An unmissable young adult book with thought-provoking themes, a gripping teen voice, and an uplifting ending. It’s dyslexia friendly too!
Agnes thought she and Ellie would be together forever. That’s why she had no qualms about promising to help Ellie scatter her mum’s ashes. It is, however, a promise that she has come to regret. One year on, Ellie and Agnes are no longer an item. Ellie has moved on and has a new boyfriend, Steve, but she still wants Agnes’s support. It’s, therefore, a very uncomfortable trio of teens that set off up the desolate mountain that Ellie’s mum loved so much. It takes all Agnes’s strength to reach the peak but, once there, things take a turn for the worse. Much much worse.
This short book by Cat Clarke from Barrington Stoke is totally unmissable for three reasons.
Firstly, I challenge any fan of teen or young adult fiction not to love the voice in this book. Agnes’s personality positively jumps off the page from the opening lines: ‘Never make a promise at a funeral. It’s my new motto. It’s pretty specific as mottos go, I know. But I think it will serve me well.’ Her dry observations and wry humour continues throughout the book, making it almost impossible to put down. (I read it in one sitting). Don’t believe me? Here’s just another example from the first page: ‘As experiences go, it falls somewhere on the unpleasantness scale between having all my teeth pulled out without anaesthetic and walking across a room full of Lego in bare feet.’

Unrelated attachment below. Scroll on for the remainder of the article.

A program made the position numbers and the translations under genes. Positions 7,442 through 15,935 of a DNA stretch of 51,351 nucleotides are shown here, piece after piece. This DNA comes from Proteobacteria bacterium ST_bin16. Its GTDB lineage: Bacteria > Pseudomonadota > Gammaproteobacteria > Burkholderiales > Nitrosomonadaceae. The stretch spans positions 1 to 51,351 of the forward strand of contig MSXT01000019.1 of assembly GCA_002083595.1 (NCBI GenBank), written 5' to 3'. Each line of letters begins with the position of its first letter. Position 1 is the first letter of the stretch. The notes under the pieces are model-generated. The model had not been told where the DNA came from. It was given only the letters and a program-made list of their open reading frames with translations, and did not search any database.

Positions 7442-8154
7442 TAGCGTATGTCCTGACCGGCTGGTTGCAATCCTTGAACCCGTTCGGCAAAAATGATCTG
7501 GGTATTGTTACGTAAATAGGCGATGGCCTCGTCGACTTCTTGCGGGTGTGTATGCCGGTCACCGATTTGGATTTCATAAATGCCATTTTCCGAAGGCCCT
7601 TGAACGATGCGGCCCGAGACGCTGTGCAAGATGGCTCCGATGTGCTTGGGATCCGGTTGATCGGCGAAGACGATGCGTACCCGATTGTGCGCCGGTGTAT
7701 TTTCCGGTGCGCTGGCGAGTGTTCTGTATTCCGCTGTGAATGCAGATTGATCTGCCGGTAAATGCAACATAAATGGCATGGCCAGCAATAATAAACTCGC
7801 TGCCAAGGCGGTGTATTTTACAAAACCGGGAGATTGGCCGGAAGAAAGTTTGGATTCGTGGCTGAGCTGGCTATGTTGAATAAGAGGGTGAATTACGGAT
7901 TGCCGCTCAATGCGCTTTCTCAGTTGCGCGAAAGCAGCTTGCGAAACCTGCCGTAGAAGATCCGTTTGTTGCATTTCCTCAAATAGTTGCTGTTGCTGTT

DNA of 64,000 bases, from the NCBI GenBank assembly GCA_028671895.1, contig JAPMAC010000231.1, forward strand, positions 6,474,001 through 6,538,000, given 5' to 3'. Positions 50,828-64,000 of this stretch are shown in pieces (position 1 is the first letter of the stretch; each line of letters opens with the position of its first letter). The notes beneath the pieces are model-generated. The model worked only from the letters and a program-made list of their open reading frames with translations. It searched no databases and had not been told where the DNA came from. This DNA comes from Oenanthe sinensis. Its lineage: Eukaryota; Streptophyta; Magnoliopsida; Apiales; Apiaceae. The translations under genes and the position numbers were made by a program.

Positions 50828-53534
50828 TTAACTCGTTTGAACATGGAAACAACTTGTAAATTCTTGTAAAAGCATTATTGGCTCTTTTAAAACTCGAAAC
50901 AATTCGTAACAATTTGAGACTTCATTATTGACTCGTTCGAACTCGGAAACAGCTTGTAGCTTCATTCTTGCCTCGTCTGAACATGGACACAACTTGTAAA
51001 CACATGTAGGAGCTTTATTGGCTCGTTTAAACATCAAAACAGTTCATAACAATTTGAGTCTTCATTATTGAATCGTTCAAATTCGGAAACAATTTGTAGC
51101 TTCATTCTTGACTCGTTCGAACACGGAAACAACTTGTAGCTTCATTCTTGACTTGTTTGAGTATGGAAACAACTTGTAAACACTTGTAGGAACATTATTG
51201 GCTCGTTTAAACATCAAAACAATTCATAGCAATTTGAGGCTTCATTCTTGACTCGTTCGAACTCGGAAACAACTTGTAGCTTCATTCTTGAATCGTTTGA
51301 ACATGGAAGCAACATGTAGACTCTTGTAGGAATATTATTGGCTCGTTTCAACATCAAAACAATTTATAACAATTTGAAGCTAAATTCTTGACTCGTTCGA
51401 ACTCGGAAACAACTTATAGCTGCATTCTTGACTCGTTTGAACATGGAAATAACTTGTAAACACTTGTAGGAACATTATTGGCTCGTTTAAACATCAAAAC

The second reason you won’t want to miss this book is the number of thought-provoking themes it manages to pack into just 73 pages. While reading, I was simply entertained by Agnes’s observations and intrigued by how events would play out. Once I’d finished reading, however, I found myself reflecting on bigger topics including the nature of relationships, what it must be like dealing and living with depression, and how personal identity is constructed. It’s hard to say more without giving away too much of the story, particularly the ending, so all I can tell you is that it left me feeling both inspired and uplifted.
My third and final reason why this book shouldn’t be missed relates to its accessibility to all. Letting Go is part of the Barrington Stoke super-readable dyslexia-friendly series with a clear well-spaced font and thick off-white paper. It is, however, also a book that will be enjoyed by all teens and, if I am anything to go by, adults as well.
If you enjoyed this, you might want to try one of Cat Clarke’s many other books. I haven’t read any but I’ve now added We Are Young and Girlhood to the list of books I want to read. Alternatively, if you’d like to read another teen story from Barrington Stoke, I’d highly recommend The Liar’s Handbook by Keren David.
Date: August 2019
Publisher: Barrington Stoke
Author’s website: Cat Clarke